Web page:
Angina

Understanding Angina & What It Means For You

Angina or heart pain occurs when there is insufficient oxygen-rich blood flowing through the heart muscles. It is often characterized by a tight feeling in a person’s chest, which may also extend up to the shoulders, arms, neck, jaw, or back.

It is commonly due to an underlying heart problem such as Coronary Artery Disease (where the arteries supplying blood to the heart narrows and becomes blocked), which is the most common cause of heart disease and the main reason why people have heart attacks.

Classifications of Angina

Stable Angina

With this, you constantly experience symptoms when your heart works harder than usual, such as while you are exercising. Unlike other types of angina, stable angina can be predicted and the pain only lasts a relatively short time. The discomfort can easily be relieved by resting or through angina medication.

Unstable Angina

This is a medical emergency. This type of angina is unpredictable and may occur even when the body is at rest. It is more severe and can last up to 30 minutes or longer. Having an unstable angina might be a sign of an impending heart attack.

Are there other less common types of Angina?

Variant Angina

  • This usually occurs when a person is at rest and often strikes around midnight and early in the morning.
  • It can be very painful and is caused by a spasm in the coronary arteries, which is a result of either exposure to cold weather, medicine intake, smoking, or drug use.

Microvascular Angina

  • This may be a symptom of Coronary Microvascular Disease (MVD), a heart disease that affects the heart’s smallest coronary artery blood vessels.
  • It may be more severe and can last longer than other types of angina. It is also characterized by shortness of breath, sleep problems, fatigue, and lack of energy.

Angina, characterized by heart or chest pain, can be a frightening – if not dangerous – experience. Check in with a Singapore cardiologist as soon as possible when you experience any chest discomfort.

Contact us at 6736 1068 or 9736 1062 (after office hours) for a heart assessment today!

Besides chest pains, are there other symptoms I should look out for?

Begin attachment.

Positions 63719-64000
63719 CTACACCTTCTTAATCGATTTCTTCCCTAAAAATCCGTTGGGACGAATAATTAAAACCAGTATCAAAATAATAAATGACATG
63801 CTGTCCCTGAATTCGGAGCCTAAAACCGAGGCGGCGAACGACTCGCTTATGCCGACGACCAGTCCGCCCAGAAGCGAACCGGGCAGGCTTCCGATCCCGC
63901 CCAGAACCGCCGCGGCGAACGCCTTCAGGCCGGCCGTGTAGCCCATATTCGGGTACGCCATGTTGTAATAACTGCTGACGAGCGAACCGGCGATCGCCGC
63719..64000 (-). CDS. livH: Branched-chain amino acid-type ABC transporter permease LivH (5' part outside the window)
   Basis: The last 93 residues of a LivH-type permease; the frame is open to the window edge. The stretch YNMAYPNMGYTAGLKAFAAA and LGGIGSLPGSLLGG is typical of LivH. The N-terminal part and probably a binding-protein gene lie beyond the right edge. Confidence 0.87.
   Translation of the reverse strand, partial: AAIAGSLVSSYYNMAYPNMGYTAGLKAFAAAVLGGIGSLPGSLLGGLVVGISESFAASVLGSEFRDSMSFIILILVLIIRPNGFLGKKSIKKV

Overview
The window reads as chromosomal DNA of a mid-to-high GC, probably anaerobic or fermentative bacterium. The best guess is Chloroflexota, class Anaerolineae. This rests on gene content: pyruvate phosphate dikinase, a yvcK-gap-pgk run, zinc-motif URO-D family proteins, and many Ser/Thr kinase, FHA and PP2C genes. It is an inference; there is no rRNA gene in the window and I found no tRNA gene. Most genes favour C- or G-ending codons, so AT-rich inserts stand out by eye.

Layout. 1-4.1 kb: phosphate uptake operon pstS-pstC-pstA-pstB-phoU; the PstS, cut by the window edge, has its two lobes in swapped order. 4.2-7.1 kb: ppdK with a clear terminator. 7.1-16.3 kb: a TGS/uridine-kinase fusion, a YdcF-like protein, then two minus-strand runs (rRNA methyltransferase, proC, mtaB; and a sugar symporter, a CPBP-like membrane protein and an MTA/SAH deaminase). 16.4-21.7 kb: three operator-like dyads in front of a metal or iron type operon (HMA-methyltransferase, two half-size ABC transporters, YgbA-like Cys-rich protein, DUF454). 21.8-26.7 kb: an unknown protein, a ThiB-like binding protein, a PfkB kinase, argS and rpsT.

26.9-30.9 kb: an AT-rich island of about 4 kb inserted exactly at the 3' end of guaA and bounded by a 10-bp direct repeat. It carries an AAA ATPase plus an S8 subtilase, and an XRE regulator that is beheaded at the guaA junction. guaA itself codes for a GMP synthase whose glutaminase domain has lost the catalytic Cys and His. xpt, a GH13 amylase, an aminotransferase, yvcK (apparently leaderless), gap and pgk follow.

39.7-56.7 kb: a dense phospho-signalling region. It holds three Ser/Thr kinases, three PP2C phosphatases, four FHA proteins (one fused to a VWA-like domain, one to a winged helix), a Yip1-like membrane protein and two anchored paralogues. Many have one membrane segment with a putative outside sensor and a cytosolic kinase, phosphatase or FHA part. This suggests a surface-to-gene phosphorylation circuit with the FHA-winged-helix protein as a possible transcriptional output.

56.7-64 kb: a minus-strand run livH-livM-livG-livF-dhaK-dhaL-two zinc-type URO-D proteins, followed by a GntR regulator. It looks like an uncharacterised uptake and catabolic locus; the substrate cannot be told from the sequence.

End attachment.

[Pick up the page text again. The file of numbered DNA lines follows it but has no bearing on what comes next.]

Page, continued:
As the symptoms can be quite common, a cardiologist should be consulted to determine if it is indeed a cardiac condition or an emergency, or something else.

As a general rule, apart from angina, heart diseases also present with symptoms such as nausea, dizziness, fatigue and breathlessness – particularly in women.

Am I at risk of Angina?

  • Family history of heart disease
  • Obesity
  • Lack of exercise
  • Old age
  • Diabetes
  • High blood pressure
  • High blood cholesterol or triglyceride levels

If you have a higher risk of heart disease, it is highly recommended to make a trip to the cardiologist’s to lower your risk levels, even before symptoms of Angina show up!

6736 1068 or 9736 1062 (after office hours)!

Most importantly then, how is Angina diagnosed?

In order to differentiate angina from other non-heart-related causes of chest pain, several diagnostic tests may be performed:

Echocardiography

This test uses sound waves to examine the status of the heart. Results of an echocardiography comes in 2 and 3-dimentional images of the heart and it can show if blood is flowing properly in the chambers and valves of the heart.

Stress Test

Angina is easier to diagnose when the heart is working harder. During a stress test, the patient’s blood pressure and ECG readings are examined while he or she exercises by walking on a treadmill or pedaling a stationary bicycle.

Electrocardiogram

This procedure records a person’s heartbeat by using an electrical impulse generated from special cells. Through this, the doctor can look for patterns among the heartbeats to see if there is an abnormality in the blood flow through the vessels.

Chest X-ray

Images of the heart and lungs are taken with the help of this test. Chest x-rays can determine if there are existing structural abnormalities.

Coronary Angiography

This x-ray imaging test examines the inside of the heart’s blood vessels. During this procedure, a type of dye that is visible in an x-ray machine is injected into the heart’s blood vessels.

Is prevention possible?

One way to reduce the risk of angina is to engage in an active lifestyle and keep a healthy diet. Treatment can also involve oral medications. In severe cases, an angioplasty or bypass surgery may be required to unblock the arteries and resume normal blood flow.

Nevertheless, a proper consultation and detailed cardiac assessment with a heart specialist first will help greatly in the prevention and treatment of angina and other heart diseases.

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